Religion has become a bad word, and I don’t get it.
People knock religion because of the worst examples of its practice. Namely, Christian leaders vilify religion in an attempt to attract people to Jesus. Moreover, it is a “personal relationship with Jesus” that supposedly distinguishes Christians from the Big Bad Religion Wolf. This teaching has come into fashion in the last decade or two. People gobble it up like their favorite ice cream. I think it resonates because we’re a cynical society who trusts no one except ourselves.
This good-looking kid talked about hating religion for four minutes and scored 26 million hits on YouTube. I’m about to tell you why the Christian religion trumps just having a personal relationship with Christ and I’m worried I’m going to have a personal relationship with about 1900 less Facebook friends when I’m done.
Jesus Started Christianity
My beef isn’t with the video per se. The kid obviously loves Jesus, and I do too. And he has a nice jacket. In the last minute he spits the Gospel–Jesus came, died, rose again, and ascended into heaven. What’s ironic is that this is the foundation of the Christian religion. This is what Paul says is of “first importance” in 1 Corinthians 15. You cannot hate Christianity and love Jesus. Jesus is the founder of the faith we ascribe to.
Religion is not Bad
People have done bad things in the name of Christianity. But let’s not throw the baby out with the bathwater. If in our “personal relationship with Jesus Christ” we cling to the promise that we can individually be forgiven of wrongdoing, can our global community not cling to the same promise? If you won’t go that far with me, can you at least agree that some people are just false teachers and heretics? That doesn’t make our whole religion bad, does it?
How can religion be bad? A religion, in general, is a set or rules–a way of living. The Christian religion, in particular, is based on the life of Jesus and the truth of our Scriptures. It’s individuals that have inspired our religion’s biggest failures, not the religion itself.
There is Nothing You Can Do to Earn Salvation!
I get it, we want to resist the same legalistic tendencies that Jesus denounces in the Gospels. But practicing what you preach doesn’t make you a legalist. It makes you obedient. Jesus himself said, “If you love me, you’ll obey my commandments.” (John 14:15)
Us obeying God isn’t the same as being a Pharisee. Jesus didn’t spend half his time screaming at the Pharisees because they were obeying the Law of Moses. Rather, he was infuriated because they didn’t understand the spirit of those laws and recognize that they pointed to him.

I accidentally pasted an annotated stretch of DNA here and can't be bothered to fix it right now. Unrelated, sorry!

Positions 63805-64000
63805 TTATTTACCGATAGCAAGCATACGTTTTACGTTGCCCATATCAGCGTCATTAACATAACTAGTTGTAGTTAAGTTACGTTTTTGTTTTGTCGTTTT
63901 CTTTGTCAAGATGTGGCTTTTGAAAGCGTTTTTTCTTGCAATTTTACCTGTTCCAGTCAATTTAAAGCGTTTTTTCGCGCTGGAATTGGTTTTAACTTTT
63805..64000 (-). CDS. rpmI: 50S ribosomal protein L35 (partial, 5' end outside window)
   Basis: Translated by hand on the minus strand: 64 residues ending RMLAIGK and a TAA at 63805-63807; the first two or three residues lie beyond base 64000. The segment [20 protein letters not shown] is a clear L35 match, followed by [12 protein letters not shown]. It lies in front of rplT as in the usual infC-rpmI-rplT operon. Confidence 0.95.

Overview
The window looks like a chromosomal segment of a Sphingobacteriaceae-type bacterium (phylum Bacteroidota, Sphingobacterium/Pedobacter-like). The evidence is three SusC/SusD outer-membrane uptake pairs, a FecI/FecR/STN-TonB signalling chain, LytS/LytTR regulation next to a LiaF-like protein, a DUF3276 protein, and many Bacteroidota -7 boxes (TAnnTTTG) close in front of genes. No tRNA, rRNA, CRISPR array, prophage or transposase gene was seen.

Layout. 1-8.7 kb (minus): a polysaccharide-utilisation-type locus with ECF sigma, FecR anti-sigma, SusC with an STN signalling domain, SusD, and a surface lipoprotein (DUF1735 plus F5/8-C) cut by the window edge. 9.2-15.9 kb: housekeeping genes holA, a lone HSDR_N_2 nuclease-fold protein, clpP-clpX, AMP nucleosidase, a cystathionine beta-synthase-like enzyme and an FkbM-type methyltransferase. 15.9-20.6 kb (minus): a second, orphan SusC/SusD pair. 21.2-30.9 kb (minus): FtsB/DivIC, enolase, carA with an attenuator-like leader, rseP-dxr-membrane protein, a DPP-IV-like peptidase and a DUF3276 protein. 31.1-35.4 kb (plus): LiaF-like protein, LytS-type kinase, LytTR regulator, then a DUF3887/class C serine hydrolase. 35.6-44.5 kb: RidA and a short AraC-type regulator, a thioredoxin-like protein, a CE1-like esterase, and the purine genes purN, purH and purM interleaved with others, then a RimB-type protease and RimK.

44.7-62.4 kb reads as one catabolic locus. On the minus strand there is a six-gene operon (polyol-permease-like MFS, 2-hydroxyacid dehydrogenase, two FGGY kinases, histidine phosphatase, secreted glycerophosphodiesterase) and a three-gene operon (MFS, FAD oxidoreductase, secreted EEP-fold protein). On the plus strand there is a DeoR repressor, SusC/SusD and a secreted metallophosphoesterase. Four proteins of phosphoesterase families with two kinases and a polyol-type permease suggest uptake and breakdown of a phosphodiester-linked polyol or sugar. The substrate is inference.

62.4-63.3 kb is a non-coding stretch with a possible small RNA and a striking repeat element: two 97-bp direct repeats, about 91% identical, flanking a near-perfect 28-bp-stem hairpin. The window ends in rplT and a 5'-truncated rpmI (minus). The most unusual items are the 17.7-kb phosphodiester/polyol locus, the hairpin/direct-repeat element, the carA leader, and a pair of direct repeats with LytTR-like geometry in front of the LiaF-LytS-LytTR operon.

I understand there are risks in thinking that there’s anything we can do to get right with God. At the same time, most of us have done something to get in the relationship. Unless you are a full-fledged five point Calvinist, you would point to a moment or moments in time where you took a step toward Jesus. That did take some effort. Granted, it’s an opportunity only afforded by the grace and mercy of Jesus, but you did turn to Him. You believed and confessed and repented and prayed and got baptized and changed your ways. The grace of Jesus saved us. The grace of Jesus saves us still.
Do we deserve it? No. Are we completely passive in the process? Not so much.
It’s About a Personal Relationship
It is worth noting that no one said this for about the first 2,000 years of church history. Religion, according to sociologist Emile Durkheim, differs from private believe in that it is “something eminently social.” The Christian religion is no exception. In Acts 4, we see the early church living in community with one another. For centuries, the church expressed itself corporately, not individually. Most of us find the monks who hid out in a cave or on a pole to be really odd ducks, not someone we would want to emulate.
All the hipsters who bash religion and claim that personal relationship is where it’s at actually think these dudes were crazy. And most of them study the Bible with their buddies or talk about faith over coffee on a pretty regular basis. So until you live on a forty-foot pole for thirty years, spare me. You don’t really think it’s just about a personal relationship.
I sincerely don’t mean to be harsh. I know what people mean when they say “It’s not about religion, it’s about relationship.” They are trying to pull the pendulum over from the centuries of state-sponsored religion that dug the hole Europe currently sits in. America, despite its best efforts to avoid the same fate, is not far behind. This saddens them. They want to focus on Jesus.
Can I suggest that the pendulum has successfully swung that direction and is now speeding uncontrollably in the opposite-yet-equally-dangerous direction? When a government and a religion is inextricably linked, we have a problem. On that we can agree.
But when Christianity is reduced to an individual, private pursuit we have a more catastrophic situation on our hands. Us alone is bad news. Without someone in the car to stop us we text and drive and listen to Katy Perry songs. I can’t keep my beard properly trimmed without someone around to slap a can of shaving cream in my hands every once in a while. There’s no way I’m going to get my faith right by myself.
All I’m saying is let’s not get carried away. We have a 2,000 year old religion that for about 1,950 of the years was lived out in intentional, communal, disciplined practice. If all you want is a personal relationship, get a spouse. Or a pen pal. Or an athletic trainer or a puppy or something.
If you want to be a Christian then get over yourself, link arms with some other jacked-up people, and let’s follow Jesus together.